How Bluetooth Takes Away the Wire
Cambridge Audio has been making products with Bluetooth for almost a decade – from our first Bluetooth speakers, to the world’s first turntable with wireless Qualcomm aptX HD audio technology in Alva TT, and Melomania, our true wireless earphones.
These days, Bluetooth is everywhere. It’s in our phones and watches, in TVs and tablets and even the odd fridge here and there. Its place in hi-fi is also fairly established, but there remain some misconceptions and distrust of the technology.
We asked our friends at Qualcomm, who provide aptX and aptX HD Bluetooth in our products, to explain the basics of Bluetooth and why it’s so great for playing music.
To start with, Guy Gampell, Staff Manager, Product Marketing at Qualcomm, explains: “Bluetooth is best considered as a replacement for a wire; for a point-to-point connection. It's not for whole home coverage, it's not for networking shedloads of devices up together. It's just getting data from one device to another in the way that a cable would. It's about taking away the wire.”
How has Bluetooth as a technology developed over the last decade or so for hi-fi?
The initial audio use case was not hi-fi – it was for mono earpieces (those that you used to see used by taxi drivers etc) and then the law was passed that you had to have some sort of hands-free device in your car, so sales of those earpieces went through the roof.
In terms of its acceptance in hi-fi, for use for stereo audio, that was more problematic – and it was problematic not because it was inherently bad, but because it was inherently unclear what you would get
It could be good, it could be bad, it could be anything in between. And that's to do with the way the original mandatory audio coding system of Bluetooth was designed. It can be operated at a number of different bitrates: from very low, which would give you poor audio, to pretty high that would give you good quality audio – but you’d buy a product and you wouldn't know what you were going to get, therefore brands whose credibility was built on audio quality initially resisted adopting Bluetooth.
So what changed that?
What changed that was actually our original aptX technology. Because aptX is fixed bitrate, it was designed to deliver very close to CD quality, and any product that features aptX goes through something called an IOP Test. That means that if it's, for example, a speaker, it's being tested with loads of phones and other things that might be transmitter. If it's a phone or a transmitting device, it's been tested with loads of headphones or speakers or things that might be used to play back.
The consumer can then see the logo and know what he or she is going to get, i.e. a reproduction close to CD quality, and the buyer can be certain that it's going work because it has been tested, hence the use of the logo.
This is how aptX changed things. It opened up the market, a lot of high-end audio brands who wanted to offer something wireless as a choice to their customers felt for the first time that they could put Bluetooth in their products, and Cambridge Audio was one of those early first brands that did that.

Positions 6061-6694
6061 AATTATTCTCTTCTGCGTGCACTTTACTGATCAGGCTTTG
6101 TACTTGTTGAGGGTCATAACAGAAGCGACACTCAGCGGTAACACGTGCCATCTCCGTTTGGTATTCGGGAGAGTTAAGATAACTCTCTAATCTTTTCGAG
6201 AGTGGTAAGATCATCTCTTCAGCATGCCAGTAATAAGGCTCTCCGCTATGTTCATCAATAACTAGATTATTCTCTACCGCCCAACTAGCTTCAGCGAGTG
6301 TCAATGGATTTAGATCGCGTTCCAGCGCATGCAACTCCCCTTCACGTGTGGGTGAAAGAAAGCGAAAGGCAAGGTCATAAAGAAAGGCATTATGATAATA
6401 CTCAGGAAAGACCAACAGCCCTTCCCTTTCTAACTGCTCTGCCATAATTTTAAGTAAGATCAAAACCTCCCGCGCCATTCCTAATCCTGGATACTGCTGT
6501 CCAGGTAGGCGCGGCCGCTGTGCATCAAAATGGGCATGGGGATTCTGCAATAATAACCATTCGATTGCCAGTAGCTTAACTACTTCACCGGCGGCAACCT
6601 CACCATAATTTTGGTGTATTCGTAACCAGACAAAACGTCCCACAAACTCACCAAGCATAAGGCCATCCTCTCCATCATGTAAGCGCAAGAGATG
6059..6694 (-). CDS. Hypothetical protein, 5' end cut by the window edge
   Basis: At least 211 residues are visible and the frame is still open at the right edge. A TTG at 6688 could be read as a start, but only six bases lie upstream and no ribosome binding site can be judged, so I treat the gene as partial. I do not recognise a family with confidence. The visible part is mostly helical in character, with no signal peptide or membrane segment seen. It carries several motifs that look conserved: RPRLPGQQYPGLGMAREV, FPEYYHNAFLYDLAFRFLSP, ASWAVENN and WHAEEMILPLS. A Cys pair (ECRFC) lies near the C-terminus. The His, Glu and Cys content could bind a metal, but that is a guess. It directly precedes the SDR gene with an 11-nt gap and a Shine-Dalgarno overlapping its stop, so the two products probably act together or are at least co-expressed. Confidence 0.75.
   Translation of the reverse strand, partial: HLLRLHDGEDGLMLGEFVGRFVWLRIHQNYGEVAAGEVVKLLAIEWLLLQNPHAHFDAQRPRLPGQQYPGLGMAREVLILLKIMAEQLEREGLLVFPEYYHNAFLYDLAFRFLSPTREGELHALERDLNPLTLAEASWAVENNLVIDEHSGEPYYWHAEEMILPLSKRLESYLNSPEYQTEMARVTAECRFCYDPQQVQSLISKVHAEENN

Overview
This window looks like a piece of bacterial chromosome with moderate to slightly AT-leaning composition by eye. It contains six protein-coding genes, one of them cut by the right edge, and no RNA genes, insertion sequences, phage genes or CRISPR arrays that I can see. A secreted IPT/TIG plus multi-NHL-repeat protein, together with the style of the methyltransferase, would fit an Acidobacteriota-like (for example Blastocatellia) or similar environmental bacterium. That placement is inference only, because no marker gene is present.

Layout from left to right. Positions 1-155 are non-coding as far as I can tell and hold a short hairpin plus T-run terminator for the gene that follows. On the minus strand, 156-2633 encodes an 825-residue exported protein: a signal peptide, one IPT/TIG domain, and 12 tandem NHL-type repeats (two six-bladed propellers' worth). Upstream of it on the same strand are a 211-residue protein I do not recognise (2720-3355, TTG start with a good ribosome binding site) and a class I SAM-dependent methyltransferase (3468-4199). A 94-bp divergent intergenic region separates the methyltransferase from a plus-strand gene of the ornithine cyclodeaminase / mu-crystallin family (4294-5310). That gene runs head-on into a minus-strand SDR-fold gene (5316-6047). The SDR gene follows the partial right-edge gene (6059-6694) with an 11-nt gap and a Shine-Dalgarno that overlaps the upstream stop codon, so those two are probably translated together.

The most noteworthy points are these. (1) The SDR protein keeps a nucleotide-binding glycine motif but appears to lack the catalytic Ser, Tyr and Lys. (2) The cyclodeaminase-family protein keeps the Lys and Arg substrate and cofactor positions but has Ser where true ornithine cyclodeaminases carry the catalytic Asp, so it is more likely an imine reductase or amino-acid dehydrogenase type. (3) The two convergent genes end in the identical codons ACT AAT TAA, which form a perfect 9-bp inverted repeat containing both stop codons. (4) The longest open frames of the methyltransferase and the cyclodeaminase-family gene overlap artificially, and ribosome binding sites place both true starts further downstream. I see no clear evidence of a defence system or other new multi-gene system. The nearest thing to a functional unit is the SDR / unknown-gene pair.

How did aptX HD follow aptX?
By 2015 the requirement was for something higher quality, better than CD quality. High-res audio services were beginning to come online, hi-res content was available to download and people wanted something better.
We always had the ability to run aptX at 24-bit resolution – we'd been doing it in the broadcast area for a long time – and we were able to bring that to Bluetooth in 2016 with aptX HD. Again, Cambridge Audio saw the potential very early on, with aptX HD in a number of products including the flagship Edge series.
To most people and confirmed by a peer review at Salford University, aptX HD is indistinguishable from a hi resolution audio source. And at that point, you know that you've got a solution that should meet the needs of the most critical of consumers. There are always people who want more but that's what we have now responded to with the launch of aptX Adaptive technology which is capable of reaching 24bit 96kHz resolution over Bluetooth.
What are the common misconceptions about wireless audio?
One of them is “lossless versus lossy” and the acceptance that lossy is inherently bad by definition and it doesn't need to be.
Bluetooth is bitrate constrained and that’s its advantage in terms of putting it into small devices like Melomania earbuds, because you've got a small device with a super small battery, and you can’t run a high bit rate high power radio in ear. A personal audio product like an earbud needs to be low power. Bluetooth is designed from the ground up for low power, and that's one of the reasons why it's low bitrate. You're not going to see wifi in a wireless earbud any time soon, because it would burn through the battery in no time and would risk presenting safety challenges.
With low power comes low bitrates, so that poses challenges. And an awful lot of our story of aptX is about solving those challenges.
Sometimes I get into discussions about the qualities of aptX purely on an audio performance basis versus something else and people are actually missing the point a bit. We are trying to deliver robust audio over Bluetooth and that puts limits on you. It's partly bitrate, but it also puts on limits to do with co-existing with wifi. Bluetooth and Wi-Fi operates on the same radio frequency, so they can interfere with each other. Wifi is much higher in power, so you've got a heavyweight and a lightweight competing for the same attention, so it's always going be Bluetooth that suffers from interferences.
So our story, is not just about audio quality of a Bluetooth – although if you haven't got that, we believe you haven't got anything, so we solve that first – but it's solving all these other problems. Robustness, latency, co-existence with wifi these are the other chapters in that story.